Cartoon strip, original artwork, featuring 'Norm' from the 'Life. Be in it' campaigns, paper, drawn by Alexander Stitt, South Yarra, Victoria, Australia, 1991
The 'Life. Be in it' campaign was a Victorian State Government initiative, launched in 1975. Initially intended purely as a campaign to encourage people to get out and get some exercise, it was an immediate success and by late 1977 it had become a national program supported by all Australian governments, state and Federal. The messages promulgated by the program expanded to promote not only fitness but also quality of life. In 1981 Federal funding was abruptly terminated and 'Life. Be in it' became a not-for-profit company, an early example of privatisation. In April 1998 the 'Life. Be in it' Australia company went into liquidation, although its international private company subsidiary still survives.
Monahan Dayman Adams was the advertising company that devised the 'Life. Be in it' campaign for the Victorian Department of Youth, Sport and Recreation. A principal of the company, Phillip Adams, had the formative ideas for the campaign and Alex Stitt brought them to life with his distinctive cartoon characters.
The campaign consisted largely of a series of TV commercials. The television campaign was backed up by print, and wall calendars were the largest print offshoot. These were sponsored by the life insurance company National Mutual for nineteen years.
The central character in the 'Life. Be in it' commercials became a cult figure. The obese, middle-aged man, Norm, was an anti-hero who needed to stop being a couch potato and become 'more active'. That Norm has become an Australian icon is evidenced by the inclusion of a gigantic, couch-bound Norm (dressed, of all things, in gold lame and sequins) in Sydney's Centenary of Federation parade in 2001. The term 'Norm' has been adopted into the Australian vernacular to describe, according to the Macquarie Dictionary Book of Slang, an average citizen viewed as a non-participant in any kind of physical exercise while addicted to watching spectator sports on television.
The memorable jingle that supported the 'Life. Be in it' campaign was written by Peter Best.
The 'Life. Be in it' campaign has been the subject of considerable academic scrutiny. Public health researchers point to the success of the 'Life. Be in it' program as a demonstration that broad social values can be changed by media campaigns.
A member of the staff of the 'Life. Be in it' company, Sara Jane Shelton, examined developments in Australian sport and recreation policy in a Masters thesis for the University of Melbourne, focusing her analysis around the 'Life. Be in it' program. Shelton argues that changes in sport and recreation policy serve as a barometer of many of the major changes and reversals in doctrines about the size of government ('big government' versus 'small government') and public sector management that have occurred in Australia from the 1970s onwards.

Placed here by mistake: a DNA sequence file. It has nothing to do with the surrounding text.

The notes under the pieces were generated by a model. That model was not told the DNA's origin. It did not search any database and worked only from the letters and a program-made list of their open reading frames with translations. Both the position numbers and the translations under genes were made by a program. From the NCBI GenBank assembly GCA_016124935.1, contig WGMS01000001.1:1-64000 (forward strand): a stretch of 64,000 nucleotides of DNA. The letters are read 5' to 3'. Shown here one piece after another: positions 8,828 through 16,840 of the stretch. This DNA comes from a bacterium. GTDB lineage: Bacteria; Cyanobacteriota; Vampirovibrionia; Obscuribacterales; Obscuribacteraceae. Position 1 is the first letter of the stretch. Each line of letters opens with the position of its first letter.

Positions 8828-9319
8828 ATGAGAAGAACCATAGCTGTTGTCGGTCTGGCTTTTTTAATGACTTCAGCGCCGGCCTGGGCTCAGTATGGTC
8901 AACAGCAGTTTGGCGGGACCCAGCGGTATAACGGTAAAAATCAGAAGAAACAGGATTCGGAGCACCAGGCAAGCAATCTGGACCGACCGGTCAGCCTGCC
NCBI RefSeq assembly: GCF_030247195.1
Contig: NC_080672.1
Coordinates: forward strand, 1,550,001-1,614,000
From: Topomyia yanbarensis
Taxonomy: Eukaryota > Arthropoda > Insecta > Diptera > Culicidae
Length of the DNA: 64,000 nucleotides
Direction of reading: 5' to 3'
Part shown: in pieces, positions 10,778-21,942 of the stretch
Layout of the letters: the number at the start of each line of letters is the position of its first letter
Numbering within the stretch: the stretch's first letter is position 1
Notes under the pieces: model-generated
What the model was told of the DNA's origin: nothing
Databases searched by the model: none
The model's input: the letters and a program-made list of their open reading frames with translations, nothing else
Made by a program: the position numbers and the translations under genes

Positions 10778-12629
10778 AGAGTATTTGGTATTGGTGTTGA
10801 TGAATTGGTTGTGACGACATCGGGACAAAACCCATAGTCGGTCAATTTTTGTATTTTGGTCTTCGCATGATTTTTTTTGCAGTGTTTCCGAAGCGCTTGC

'Slip! Slop! Slap!' was another highly recognisable Australian public health campaign developed by Monahan Dayman Adams. Following the evident success of 'Life. Be in it', the Anti-Cancer Council of Victoria approached Phillip Adams to devise a skin cancer prevention program, based on mounting evidence of a link between sunlight exposure and skin cancer. 'Slip! Slop! Slap!' was the result.
Launched in 1980, the 'Slip! Slop! Slap!' campaign identified three recommended precautions - slip on a shirt, slop on some sunscreen, slap on a hat. The slogan and accompanying messages were featured in short TV and radio commercials. Again, these were the creation of Alex Stitt and they starred an animated seagull called Sid.
As with the 'Life. Be in it' campaign, the 'Slip! Slop! Slap!' commercials were generally aired free of charge during community service announcement time. During the 1980s the 'Slip! Slop! Slap!' campaign was adopted by each of the state cancer councils in Australia. Over a seven year period, 'Slip! Slop! Slap!' became not only a national health message but a part of everyday Australian language. Many years on it is still identified by all generations as being one of the key messages about protecting yourself from skin cancer.
In 2002 graphic designer Alex Stitt and his former business partner Bruce Weatherhead were honoured by the Australian Graphic Design Association by being elevated to the AGDA Paperpoint Hall of Fame.
Eastley, Kylie, & Goodwin, Vanessa, Tasmanian crime prevention and community safety directory, June 1998
Life. Be in it.
Macquarie Dictionary Book of Slang
Robinson, Max, 'Bruce Weatherhead and Alex Stitt - Weatherhead and Stitt 1964-1973', AGDA Paperpoint Hall of Fame, Australian Graphic Design Association, 2002.
Shelton, Sara Jane, 'Life. Be in it' TM: From incrementalism to sharp policy reversals, Thesis submitted as partial fulfilment of Master of Arts degree in the Centre for Public Policy, Faculty of Arts, University of Melbourne, May 1999 (copy on file, Powerhouse Museum).
Sinclair, C., Borland, R., Davidson, M., & Noy, S., From 'Slip! Slop! Slap!' to Sunsmart: a profile of a health education campaign, Cancer Forum, 18(3), November 1994, 183-187.
Stitt, Alex, & Stitt, Paddy, Interviewed by Powerhouse Museum curator Megan Hicks and researcher Claire Hooker, 21 June 2001 (transcript of conversation notes on file, Powerhouse Museum).